Patrick Kluivert remembers both of his goals which crushed Ireland's hopes of making it to Euro 1996 as though he scored them yesterday.
For the first Clarence Seedorf slides in Edgar Davids, who cuts the ball back to a 19-year-old Kluivert to sweep the ball effortlessly past Alan Kelly in front of the Anfield Kop.
The second was a touch of genius, Kluivert dinking the ball over a helpless Kelly from the penalty spot and securing a play-off victory for Holland.
The youngest ever goalscorer in a European Cup final for the victorious Ajax side of 1995, Kluivert was established as one of the best centre forwards in the world when the Dutch bombed at those Euros amidst rumours of financial and racial disputes among the squad.
At the centre of Holland's very public implosion was captain Danny Blind. Now manager of the Oranje, Blind's side recently failed to qualify for Euro 2016 – just two years since they reached the World Cup semi-finals under Louis van Gaal.
Kluivert was van Gaal’s assistant manager during that tournament, and he blames a lack of change within the Dutch set-up for their alarming regression.
He said: “From the World Cup in 2014 until now nothing has really changed. You have the same players and now you can see other countries are getting stronger as well. And Holland let it happen.”
Kluivert is about to resume his role as the manager of Curaçao – the Dutch Caribbean island where his mother was born – and he is one of a number of Holland’s golden generation now coaching.
Ajax alone have Frank de Boer, manager since 2010, Edwin van der Sar, Dennis Bergkamp and Ruud van Nistelrooy all involved in their coaching set-up. Is this reintegration of former heroes something Kluivert feels is vital to the rebuilding of Dutch football?
“Yes, I think so. Because you can explain your experiences to players, and you can also warn them what sort of situations they will face. And I think that is super important, that players who played at a high level have the responsibility for a certain team.”
Kluivert was eager to work with van Gaal when he took over at Manchester United only for van Gaal to pick Ryan Giggs as his number two for what has thus far been an uninspiring tenure.
And why have things gone so wrong for his former mentor at Old Trafford?
Kluivert said: “That’s a good question. I don’t know why because he had the budget to bring in the players that he wanted, but unfortunately the players haven’t performed as they normally do.
“But also in the Premier League you have a lot of good teams, and it’s not just that they are playing badly, but also that the other teams are smelling they can win or draw against Manchester United.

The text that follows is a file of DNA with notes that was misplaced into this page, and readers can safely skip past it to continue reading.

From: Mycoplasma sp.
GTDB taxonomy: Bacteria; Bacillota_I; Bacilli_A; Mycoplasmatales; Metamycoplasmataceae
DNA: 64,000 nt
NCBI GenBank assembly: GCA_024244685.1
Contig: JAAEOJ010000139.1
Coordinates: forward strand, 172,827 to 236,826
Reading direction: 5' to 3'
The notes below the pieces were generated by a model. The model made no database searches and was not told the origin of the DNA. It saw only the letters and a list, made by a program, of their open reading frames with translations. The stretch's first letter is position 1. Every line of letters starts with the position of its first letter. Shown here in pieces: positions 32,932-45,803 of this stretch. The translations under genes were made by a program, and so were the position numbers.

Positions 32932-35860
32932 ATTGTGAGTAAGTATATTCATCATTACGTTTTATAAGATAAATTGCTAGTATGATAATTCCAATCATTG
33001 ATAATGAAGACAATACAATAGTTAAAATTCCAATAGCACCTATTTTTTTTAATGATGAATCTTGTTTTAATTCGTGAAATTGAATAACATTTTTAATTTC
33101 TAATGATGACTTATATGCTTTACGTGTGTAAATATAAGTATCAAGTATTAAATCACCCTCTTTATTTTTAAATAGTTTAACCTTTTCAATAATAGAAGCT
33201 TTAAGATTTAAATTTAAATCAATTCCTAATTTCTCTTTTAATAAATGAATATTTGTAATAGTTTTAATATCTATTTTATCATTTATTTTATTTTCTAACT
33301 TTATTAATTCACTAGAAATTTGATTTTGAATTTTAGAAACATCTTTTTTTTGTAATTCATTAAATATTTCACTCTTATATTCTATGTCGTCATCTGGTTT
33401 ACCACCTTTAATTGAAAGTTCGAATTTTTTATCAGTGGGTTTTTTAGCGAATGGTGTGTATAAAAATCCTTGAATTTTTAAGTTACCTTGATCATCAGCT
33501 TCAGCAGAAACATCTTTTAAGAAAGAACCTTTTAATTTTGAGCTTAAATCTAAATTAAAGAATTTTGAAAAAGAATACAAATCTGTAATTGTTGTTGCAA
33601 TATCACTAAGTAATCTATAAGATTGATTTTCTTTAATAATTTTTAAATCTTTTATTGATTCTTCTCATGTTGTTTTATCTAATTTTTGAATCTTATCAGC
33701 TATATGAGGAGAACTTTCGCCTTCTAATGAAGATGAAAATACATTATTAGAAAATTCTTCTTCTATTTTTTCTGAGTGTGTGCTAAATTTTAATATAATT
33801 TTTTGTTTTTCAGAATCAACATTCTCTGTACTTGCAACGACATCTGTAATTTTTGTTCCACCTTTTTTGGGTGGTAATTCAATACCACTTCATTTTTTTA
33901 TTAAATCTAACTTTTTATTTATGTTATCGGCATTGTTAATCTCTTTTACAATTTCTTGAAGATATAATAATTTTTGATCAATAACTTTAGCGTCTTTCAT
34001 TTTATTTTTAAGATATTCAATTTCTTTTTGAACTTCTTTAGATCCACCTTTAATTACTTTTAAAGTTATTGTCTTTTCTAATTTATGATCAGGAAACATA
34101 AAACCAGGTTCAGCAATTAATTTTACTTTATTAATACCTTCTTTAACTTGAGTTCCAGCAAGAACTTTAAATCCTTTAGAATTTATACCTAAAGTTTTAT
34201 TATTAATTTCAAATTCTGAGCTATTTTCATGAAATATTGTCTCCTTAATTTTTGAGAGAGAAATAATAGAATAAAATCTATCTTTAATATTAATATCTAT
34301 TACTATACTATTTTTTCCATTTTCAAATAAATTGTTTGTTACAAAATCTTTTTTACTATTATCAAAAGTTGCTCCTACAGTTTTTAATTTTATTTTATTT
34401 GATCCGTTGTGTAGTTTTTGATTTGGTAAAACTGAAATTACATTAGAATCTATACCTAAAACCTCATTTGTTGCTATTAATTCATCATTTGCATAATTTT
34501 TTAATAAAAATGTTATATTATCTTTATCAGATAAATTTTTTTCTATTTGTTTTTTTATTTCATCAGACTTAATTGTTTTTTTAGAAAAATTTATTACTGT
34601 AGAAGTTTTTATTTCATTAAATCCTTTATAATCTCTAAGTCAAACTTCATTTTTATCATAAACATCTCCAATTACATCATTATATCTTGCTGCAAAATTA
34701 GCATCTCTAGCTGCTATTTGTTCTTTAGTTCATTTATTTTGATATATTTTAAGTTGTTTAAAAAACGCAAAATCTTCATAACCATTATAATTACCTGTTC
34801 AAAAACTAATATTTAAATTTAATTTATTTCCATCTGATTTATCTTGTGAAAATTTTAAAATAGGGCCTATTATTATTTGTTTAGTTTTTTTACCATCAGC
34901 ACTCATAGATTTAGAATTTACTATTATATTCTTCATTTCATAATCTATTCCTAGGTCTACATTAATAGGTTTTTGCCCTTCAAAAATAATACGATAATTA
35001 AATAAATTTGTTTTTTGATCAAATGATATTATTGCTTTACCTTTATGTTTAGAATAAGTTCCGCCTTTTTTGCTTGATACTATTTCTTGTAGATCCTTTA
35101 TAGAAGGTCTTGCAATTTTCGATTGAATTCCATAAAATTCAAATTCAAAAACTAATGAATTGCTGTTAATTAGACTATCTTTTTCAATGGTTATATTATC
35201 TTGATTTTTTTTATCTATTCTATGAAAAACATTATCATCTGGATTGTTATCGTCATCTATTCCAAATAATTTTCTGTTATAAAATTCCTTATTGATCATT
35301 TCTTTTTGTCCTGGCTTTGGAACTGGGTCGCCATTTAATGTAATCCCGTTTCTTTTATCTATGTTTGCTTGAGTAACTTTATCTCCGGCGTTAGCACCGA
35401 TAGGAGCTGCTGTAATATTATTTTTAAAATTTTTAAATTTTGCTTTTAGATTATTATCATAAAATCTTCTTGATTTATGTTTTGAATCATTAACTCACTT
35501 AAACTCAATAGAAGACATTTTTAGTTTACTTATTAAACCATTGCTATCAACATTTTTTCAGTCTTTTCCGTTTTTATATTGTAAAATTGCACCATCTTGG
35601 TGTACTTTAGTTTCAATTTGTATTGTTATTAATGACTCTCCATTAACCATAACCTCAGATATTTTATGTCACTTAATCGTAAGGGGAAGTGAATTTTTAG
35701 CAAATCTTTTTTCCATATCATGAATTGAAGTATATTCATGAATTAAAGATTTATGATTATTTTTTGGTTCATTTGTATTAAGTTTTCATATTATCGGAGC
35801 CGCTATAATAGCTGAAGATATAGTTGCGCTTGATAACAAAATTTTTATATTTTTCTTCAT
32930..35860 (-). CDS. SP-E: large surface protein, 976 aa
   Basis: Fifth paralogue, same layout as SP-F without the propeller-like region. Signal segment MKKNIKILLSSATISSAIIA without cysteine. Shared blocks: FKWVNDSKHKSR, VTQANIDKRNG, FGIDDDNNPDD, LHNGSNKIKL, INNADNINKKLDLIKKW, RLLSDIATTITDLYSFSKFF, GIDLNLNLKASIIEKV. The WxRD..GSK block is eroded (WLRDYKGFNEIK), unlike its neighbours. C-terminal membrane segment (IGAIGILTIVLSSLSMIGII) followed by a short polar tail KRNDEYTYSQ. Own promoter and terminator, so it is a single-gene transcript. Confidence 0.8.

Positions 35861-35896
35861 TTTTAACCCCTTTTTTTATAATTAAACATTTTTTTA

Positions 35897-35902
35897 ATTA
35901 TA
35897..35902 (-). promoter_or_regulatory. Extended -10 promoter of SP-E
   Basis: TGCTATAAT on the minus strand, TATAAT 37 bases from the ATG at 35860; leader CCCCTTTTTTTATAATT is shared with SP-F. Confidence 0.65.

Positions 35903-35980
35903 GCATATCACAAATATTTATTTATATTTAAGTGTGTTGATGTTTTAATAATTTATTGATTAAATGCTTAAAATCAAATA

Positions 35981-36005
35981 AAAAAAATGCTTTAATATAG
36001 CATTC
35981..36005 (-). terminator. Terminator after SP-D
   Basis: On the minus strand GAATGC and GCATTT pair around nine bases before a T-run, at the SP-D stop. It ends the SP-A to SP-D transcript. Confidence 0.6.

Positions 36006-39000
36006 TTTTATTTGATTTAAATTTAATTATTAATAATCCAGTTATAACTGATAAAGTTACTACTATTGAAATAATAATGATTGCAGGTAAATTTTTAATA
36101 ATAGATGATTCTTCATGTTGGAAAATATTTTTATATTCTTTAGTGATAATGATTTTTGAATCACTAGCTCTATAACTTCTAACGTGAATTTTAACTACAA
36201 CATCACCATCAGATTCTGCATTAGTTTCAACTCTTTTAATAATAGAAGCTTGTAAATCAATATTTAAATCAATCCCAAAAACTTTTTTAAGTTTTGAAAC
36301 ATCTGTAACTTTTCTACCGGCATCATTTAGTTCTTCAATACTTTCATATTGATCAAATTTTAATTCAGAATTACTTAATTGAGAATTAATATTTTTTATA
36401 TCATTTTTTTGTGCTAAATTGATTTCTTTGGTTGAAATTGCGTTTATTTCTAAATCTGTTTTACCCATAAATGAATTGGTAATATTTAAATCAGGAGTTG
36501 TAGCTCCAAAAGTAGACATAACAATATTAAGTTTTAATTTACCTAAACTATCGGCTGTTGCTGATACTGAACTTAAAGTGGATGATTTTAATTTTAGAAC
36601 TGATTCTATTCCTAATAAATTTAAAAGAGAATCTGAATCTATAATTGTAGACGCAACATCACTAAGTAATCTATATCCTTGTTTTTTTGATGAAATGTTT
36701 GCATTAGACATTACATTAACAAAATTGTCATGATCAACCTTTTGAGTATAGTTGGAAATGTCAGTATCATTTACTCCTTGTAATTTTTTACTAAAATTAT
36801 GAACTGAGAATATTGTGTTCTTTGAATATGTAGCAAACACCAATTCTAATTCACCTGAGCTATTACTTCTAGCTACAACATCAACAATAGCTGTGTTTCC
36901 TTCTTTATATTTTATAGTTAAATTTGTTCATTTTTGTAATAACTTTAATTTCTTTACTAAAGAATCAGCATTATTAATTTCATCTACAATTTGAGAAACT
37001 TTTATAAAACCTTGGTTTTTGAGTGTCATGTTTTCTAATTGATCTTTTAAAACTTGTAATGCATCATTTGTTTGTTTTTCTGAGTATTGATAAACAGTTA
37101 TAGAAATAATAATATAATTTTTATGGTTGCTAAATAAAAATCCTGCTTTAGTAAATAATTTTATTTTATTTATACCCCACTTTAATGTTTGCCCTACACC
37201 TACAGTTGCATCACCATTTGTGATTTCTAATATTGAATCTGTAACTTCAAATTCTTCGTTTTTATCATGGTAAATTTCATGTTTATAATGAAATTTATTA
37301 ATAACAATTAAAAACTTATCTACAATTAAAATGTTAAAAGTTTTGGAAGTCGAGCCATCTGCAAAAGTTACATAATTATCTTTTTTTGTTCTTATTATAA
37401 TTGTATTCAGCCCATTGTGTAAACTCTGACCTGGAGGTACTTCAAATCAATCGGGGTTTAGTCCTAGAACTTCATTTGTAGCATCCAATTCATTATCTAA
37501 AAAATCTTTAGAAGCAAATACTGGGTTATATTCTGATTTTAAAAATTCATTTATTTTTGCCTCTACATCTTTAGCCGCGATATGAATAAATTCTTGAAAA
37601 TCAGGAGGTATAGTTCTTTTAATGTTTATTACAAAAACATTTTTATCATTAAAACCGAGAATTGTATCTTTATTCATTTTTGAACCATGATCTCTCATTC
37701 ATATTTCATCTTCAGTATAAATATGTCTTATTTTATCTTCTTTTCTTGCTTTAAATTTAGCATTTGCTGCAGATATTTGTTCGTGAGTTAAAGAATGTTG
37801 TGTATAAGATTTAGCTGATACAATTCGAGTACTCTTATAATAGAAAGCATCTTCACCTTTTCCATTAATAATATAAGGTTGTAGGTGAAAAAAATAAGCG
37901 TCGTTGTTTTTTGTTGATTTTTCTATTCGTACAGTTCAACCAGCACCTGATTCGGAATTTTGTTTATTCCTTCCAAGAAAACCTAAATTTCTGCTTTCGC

“And the pressure is always on Manchester United. Maybe the players are slightly too young to cope under the pressure, but if he had more time I think that would heal the wounds.”
One young player who has struggled since arrival from PSV Eindhoven last summer is Memphis Depay, who has attracted the ire of some supporters for a number of flashy social media posts despite his poor performances. Kluivert flourished as a teenager under van Gaal, but Depay has yet to show the form which saw him guide PSV to the league title last year.
Kluivert suggests the 21-year-old has been distracted since his move to Manchester, he said: “In the beginning he was great. But it is a big step, you’re coming from a competition where he was the star for PSV and now he is among bigger players.
“I know Memphis very well, and he wants to succeed so very bad, but he has to focus on getting in the first 11 and performing well every day in training and in matches. If he is doing that he will be playing and scoring a lot of goals.”
Some 20 years on from shattering Irish dreams with that brilliant brace, Kluivert feels Martin O’Neill’s side have it in them to spring a surprise at this year’s Euros despite being drawn with Belgium, Italy and Sweden.
“Sure, Ireland have a chance because all eyes are on the other countries. Nobody is expecting Ireland to get through their group.
“But that means Ireland can prepare and if they lose it is okay because they’ve been beaten by a better team. But you can play free, without any pressure and then you can achieve something.”
Patrick Kluivert was speaking at an event organised by Doritos and Pepsi Max